Dexter, no longer able to stand being enslaved and determined to stop Mandark, spent years digging underground to escape Mandark's tower, growing a large beard and huge muscles in the process. By the time he emerged, the world was in its current state. The four Dexters go back to their ruined laboratory and use its resources to build a giant robot to invade Mandark's fortress. They manage to fight their way in (thought the robot is destroyed in the process) and confront Mandark, now morbidly obese with brain matter, with his only form of locomotion being carried around his lair by a hook-and-winch. Outnumbered, Mandark summons versions of himself from the other three time periods to oppose the Dexters. A battle royal ensues, with each Dexter fighting the Mandark of their respective time period.

The fight ends with the Dexters and Mandarks stuck in a row and the child Dexter almost reaching the button to save the world; however, Dee Dee emerges from the time machine and unintentionally saves the world by pressing the button herself, reversing the waves of the Neurotomic Protocore and restoring the world’s intelligence. This causes Mandark's fortress to collapse, his head to burst open with only his brain intact, and the remaining three Mandarks to be sent back to their own time periods. The Dexters, overcome with jealous rage at having their thunder stolen by Dee Dee, create a group of five robots from the rubble to get revenge on her. The child Dexter commands them to "destroy the one who saved the future" before sending them back to the past- unwittingly setting the whole series of events in motion.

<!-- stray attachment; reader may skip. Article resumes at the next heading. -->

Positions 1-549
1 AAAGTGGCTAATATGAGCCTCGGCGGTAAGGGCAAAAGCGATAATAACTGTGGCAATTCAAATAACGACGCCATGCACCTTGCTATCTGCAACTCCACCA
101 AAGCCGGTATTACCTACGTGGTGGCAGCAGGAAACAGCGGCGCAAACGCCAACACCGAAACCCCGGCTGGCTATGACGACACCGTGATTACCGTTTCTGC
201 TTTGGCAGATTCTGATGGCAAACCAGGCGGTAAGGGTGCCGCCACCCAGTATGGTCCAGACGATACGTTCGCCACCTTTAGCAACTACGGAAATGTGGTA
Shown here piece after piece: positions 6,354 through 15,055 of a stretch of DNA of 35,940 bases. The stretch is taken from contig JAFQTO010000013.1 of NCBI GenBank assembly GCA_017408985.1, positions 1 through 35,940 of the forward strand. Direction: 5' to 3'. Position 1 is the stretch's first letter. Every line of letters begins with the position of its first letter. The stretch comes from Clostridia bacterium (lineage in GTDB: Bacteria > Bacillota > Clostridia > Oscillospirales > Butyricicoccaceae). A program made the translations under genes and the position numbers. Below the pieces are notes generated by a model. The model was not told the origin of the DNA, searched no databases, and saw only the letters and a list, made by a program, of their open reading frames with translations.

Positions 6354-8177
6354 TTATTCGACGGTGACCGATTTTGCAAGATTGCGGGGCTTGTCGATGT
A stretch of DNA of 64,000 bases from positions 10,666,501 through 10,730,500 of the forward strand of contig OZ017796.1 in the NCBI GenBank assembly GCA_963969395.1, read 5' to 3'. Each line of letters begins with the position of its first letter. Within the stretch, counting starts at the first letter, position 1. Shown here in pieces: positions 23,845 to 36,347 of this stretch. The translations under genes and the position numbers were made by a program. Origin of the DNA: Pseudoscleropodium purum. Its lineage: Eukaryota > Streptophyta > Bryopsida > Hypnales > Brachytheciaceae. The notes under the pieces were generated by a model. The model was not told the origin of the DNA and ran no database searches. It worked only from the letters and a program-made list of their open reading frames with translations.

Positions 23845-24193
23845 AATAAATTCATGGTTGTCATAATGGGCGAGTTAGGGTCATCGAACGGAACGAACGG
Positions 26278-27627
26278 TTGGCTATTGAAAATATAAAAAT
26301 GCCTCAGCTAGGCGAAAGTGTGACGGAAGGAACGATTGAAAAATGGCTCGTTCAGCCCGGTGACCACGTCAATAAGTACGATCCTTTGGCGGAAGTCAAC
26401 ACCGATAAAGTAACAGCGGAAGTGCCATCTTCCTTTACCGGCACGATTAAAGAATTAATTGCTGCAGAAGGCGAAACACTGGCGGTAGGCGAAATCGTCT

The Dexters return to their original time periods. The child Dexter returns right before he originally left, and sees himself fighting the robots he just built with his other selves. Realizing the time loop he’s created, Dexter becomes confused when he attempts to wrap his head around it all, but ultimately decides to ignore it and goes to eat a sandwich. When Dee Dee shows up, Dexter gathers up his food and walks away, still angry. Dee Dee, unaware of what she did, is left confused

Release[edit]

Ego Trip first aired on Cartoon Network on December 10, 1999, and re-aired on New Year's Day 2000.[1] The special was released on VHS in Region 1 on November 7, 2000, and in Region 2 on July 23, 2001.[2][3] The VHS also includes the episodes "The Justice Friends: Krunk's Date" and "Dial M for Monkey: Rasslor".

Reception[edit]

Marc Bernardin of Entertainment Weekly called Ego Trip "drawn-out", saying that Dexter's Laboratory does not do as well in an hour-long format as it does in normal television episodes.[4] Christine Cavanaugh, the voice actor for Dexter, received an Annie Award in 2000 for the category "Outstanding Individual Achievement for Voice Acting by a Female Performer in an Animated Television Production" for her role in the movie.[5]

References[edit]

  1. ^ DeMott, Rick (December 1, 1999). "Cartoon Network to air Dexter's Lab Special". Animation World Network. Retrieved 2013-04-22. 
  2. ^ "Dexter's Laboratory — Ego Trip [VHS] (1996)". Amazon.com. ISBN 1560396474. 
  3. ^ "Dexter's Laboratory: Dexter's Ego [VHS]". Amazon.co.uk. ASIN B000059RK5. 
  4. ^ Bernardin, Marc (November 24, 2000). "Dexter's Laboratory: Ego Trip Review". Entertainment Weekly. Time Inc. Retrieved 2013-01-22. 
  5. ^ "28th Annual Annie Award Nominees and Winners (2000)". AnnieAwards.org. ASIFA-Hollywood. Retrieved 2013-04-22. 

External links[edit]